The Federal Government will Become America's Model Employer for the 21st Century.
Recruit, Retain and Honor a World-Class Workforce to Serve the American People.
Human Resources and Security Specialists should use this tool to determine the correct investigation level for any covered position within the U.S. Federal Government.
OPM’s Human Resources Solutions organization can help your agency answer this critically important question.
Developing senior leaders in the U.S. Government through Leadership for a Democratic Society, Custom Programs and Interagency Courses.
Visit this federal site to search for our regulatory notices, proposed and final rules.
See the latest tweets on our Twitter feed, like our Facebook pages, watch our YouTube videos, and page through our Flickr photos.
No, agencies are no longer required to consider using the superior qualifications and special needs pay-setting authority before they authorize a recruitment incentive. However, under 5 CFR 531.212(d) (as in effect on and after May 1, 2005), an agency must consider the possibility of authorizing a recruitment incentive when determining whether to use the superior qualifications and special needs pay-setting authority. The reason for the distinction is that agencies should first consider whether they can attract a candidate by using an authority which has limited implications for the agency budget because it does not increase the employee’s basic pay (e.g., a recruitment incentive) before using a flexibility that increases basic pay (e.g., the superior qualifications and special needs pay-setting authority) which has longer term cost implications.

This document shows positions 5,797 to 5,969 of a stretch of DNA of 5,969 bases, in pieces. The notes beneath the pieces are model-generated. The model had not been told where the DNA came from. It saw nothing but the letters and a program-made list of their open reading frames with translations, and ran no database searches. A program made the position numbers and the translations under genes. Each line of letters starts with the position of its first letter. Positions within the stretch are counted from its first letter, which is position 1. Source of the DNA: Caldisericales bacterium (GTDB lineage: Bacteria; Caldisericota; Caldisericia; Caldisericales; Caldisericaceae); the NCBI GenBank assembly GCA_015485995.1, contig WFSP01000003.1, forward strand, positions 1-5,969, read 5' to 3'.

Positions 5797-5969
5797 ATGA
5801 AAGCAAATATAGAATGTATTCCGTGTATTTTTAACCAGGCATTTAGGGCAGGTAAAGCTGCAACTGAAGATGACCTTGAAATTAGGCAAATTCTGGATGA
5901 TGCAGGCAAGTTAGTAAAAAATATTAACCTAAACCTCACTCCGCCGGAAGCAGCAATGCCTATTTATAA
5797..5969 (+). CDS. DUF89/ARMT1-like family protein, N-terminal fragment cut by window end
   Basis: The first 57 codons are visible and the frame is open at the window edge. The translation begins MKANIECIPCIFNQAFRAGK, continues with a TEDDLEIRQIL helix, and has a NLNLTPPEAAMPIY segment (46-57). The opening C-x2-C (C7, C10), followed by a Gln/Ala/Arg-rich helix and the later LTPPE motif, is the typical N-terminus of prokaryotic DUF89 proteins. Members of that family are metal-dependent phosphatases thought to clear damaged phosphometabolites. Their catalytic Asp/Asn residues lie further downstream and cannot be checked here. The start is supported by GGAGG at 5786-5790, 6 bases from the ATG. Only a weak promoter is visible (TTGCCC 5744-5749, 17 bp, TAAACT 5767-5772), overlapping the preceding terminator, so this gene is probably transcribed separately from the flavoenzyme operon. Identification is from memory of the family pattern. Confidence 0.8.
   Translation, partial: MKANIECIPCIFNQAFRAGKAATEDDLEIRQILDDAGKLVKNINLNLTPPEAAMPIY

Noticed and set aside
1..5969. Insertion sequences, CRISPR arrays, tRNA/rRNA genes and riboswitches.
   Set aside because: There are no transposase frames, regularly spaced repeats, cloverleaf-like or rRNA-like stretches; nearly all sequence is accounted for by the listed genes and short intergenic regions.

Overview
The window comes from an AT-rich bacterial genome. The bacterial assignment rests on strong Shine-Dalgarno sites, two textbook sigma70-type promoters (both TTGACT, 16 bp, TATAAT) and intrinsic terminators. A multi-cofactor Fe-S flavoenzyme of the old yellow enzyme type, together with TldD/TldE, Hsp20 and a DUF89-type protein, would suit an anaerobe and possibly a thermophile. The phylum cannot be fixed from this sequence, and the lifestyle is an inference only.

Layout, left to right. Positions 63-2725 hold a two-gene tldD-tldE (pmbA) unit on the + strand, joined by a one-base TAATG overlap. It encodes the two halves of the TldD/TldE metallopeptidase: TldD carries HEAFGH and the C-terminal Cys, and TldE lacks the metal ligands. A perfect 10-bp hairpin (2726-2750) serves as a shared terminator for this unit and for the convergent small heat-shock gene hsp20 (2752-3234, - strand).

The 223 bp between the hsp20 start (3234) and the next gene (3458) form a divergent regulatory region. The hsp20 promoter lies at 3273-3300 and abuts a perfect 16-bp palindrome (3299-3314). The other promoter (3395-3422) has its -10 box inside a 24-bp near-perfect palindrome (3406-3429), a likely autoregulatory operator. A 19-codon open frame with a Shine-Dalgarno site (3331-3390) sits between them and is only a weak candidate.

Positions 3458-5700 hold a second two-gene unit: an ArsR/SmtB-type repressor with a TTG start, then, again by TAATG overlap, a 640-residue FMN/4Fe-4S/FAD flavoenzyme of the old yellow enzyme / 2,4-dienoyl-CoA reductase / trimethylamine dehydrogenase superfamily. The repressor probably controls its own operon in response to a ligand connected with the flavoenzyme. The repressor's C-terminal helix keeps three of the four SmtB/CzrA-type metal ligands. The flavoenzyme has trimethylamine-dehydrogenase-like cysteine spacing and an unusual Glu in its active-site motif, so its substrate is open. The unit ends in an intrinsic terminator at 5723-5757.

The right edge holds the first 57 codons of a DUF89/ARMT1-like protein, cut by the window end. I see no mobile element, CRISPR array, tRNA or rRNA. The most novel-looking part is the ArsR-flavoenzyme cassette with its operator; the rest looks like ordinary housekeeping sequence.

There was an unexpected error when performing your action.
Your error has been logged and the appropriate people notified. You may close this message and try your command again, perhaps after refreshing the page. If you continue to experience issues, please notify the site administrator.